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Belief and reality

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Belief is the mental process experienced by a person who adheres to a theory or hypothesis, so that he sees it as the truth, regardless of the reality of elements confirming or refuting this thesis or assumptions.

In this sense it is opposed to the concept of critical thinking, and finds its antithesis in the instrumentalism that considers that scientific models are the only tools that allow us to design phenomena conveniently.

By metonymy, the term also refers to the subject of this belief. The philosophical concept of belief is part of the theory of knowledge. Beliefs, whether religious, scientific, superstitious or otherwise, are also an object of study of cultural anthropology.

Some authors speak of myth to describe a belief they consider false or erroneous.


The term belief has two common uses easily distinguishable:

  1. on one hand, the assumptions held true, relating to the processes of everyday life, such as weather forecasting,

  2. on the other hand, the statements relating to the mystical theology, cosmology and myths.

The phenomenon of belief can be approached from a psychological angle as the mechanism governing the apprehension of reality by the individual according to his sensory perceptions, but also in relation to the myths passed to him in his culture.


Belief and reality

In its minimal sense, the belief is a universal phenomenon that affects all individuals, and somehow all living beings: to take action, we must “believe” in the possibility of its realization. This basic form of belief is the object of study of stochastic and cybernetics. The general principle highlighted by these two areas is that an individual (or also, for the social beings, a group) does not lead his actions in a linear causal processes, but makes assumptions on the results, which will be overturned or confirmed ; constantly verifies these results by the feedback he receives from his environment (feedback) and adjusts his behavior based on this information. This phenomenon is largely unconscious in the common actions because it usually focus on highly predictable behavior and the corrections on the negative feedbacks are minor. It is only when there are significant corrections (tripping, hitting an obstacle) when it is found the awareness that these assumptions about reality are approximate, that what we “believe” is an approximation of what is indeed feasible – but a fairly reliable estimate.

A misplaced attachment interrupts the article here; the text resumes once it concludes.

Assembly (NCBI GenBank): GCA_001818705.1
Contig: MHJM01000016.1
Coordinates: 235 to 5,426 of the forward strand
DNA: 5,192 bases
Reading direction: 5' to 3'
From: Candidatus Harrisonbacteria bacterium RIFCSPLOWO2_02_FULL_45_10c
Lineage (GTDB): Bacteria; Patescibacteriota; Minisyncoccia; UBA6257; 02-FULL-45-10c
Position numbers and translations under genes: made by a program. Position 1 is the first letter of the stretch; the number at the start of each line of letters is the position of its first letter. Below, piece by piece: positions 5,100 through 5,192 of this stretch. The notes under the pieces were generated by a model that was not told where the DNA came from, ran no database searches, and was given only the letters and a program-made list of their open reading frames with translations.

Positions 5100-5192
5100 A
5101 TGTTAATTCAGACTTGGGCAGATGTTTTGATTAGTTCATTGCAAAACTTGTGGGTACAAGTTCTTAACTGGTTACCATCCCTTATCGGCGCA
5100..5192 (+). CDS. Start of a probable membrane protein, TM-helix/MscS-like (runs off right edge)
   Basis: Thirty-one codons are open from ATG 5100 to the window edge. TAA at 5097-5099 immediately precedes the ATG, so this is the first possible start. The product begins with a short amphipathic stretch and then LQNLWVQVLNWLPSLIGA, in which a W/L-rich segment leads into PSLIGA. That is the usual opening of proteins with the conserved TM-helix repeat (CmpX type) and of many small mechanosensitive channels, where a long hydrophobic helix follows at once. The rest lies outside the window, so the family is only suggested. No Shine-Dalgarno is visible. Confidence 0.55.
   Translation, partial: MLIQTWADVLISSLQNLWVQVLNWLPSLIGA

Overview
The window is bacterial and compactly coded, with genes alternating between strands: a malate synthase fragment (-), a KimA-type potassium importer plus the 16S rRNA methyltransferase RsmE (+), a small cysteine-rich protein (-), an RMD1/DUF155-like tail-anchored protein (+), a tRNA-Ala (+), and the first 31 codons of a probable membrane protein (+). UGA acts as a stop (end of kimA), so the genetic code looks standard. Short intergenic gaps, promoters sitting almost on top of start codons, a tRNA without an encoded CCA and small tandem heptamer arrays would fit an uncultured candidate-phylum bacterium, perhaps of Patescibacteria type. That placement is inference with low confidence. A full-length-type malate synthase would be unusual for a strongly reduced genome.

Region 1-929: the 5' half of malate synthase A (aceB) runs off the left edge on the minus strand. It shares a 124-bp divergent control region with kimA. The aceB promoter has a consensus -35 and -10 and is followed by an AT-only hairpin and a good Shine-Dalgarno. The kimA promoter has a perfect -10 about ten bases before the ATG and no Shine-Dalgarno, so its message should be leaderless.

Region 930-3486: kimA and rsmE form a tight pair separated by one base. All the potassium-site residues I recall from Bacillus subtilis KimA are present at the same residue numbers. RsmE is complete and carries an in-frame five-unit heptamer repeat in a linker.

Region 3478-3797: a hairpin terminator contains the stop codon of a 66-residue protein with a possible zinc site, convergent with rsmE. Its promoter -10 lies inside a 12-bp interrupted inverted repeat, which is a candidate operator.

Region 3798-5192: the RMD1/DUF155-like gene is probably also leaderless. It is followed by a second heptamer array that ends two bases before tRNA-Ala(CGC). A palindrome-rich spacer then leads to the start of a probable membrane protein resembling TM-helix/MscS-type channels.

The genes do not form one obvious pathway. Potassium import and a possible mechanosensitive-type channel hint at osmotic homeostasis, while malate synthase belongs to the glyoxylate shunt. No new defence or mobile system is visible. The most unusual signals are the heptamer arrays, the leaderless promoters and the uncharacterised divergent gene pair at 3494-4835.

This ordinary and immediate form of belief induces a questioning of what is really the free will, and raises the question of the difference between our assessment of what is a conscious or unconscious decision and the reality of the level of unconscious action in our usual activities.

If the belief is often associated with mysticism and religion, it is a constant part of everyday reality, in every act and gesture of life, in what seems to be the most banal or trivial reality. Doubt is the mechanism that, in each individual, challenges the image he has of reality. But as it is impossible to put perpetually all the involved knowledge to act, we act in a more or less fine approach to reality according to our goals, situations and contexts.

For example, believing that the relief of a region is immutable is sufficient and necessary in the context of everyday life, while a geologist consider the relief under dynamic and long term angle.

For the mathematician and logician Frank Ramsey, our actions are determined by an estimate of the probability of success, self-estimated using a degree of belief in the information that led to this action. Thus, all information is likely to gradually trust, rather than a categorical adhesion or rejection by a specific individual. Ramsey characterizes the concept this way: “the degree of a belief is a causal property of this belief, that we can express vaguely as the extent to which we are prepared to act on the basis of this belief.

Beyond the action decision, based on a set of higher or lower beliefs, Ramsey considers a principle of truth in each of these beliefs, dependent on the success of these actions. The principle of Ramsey can be stated thus: The true beliefs are those that lead to the success of our actions regardless of the involved desire. In this formulation, the notion of variation of the possibilities of applicability of the belief, as part of a decision based on a desire, is crucial because it involves applying the principle of Ramsey for a set of situations, and not to a specific situation in which a given belief will be involved in actions which can estimate the success.

Translated from Wikipedia

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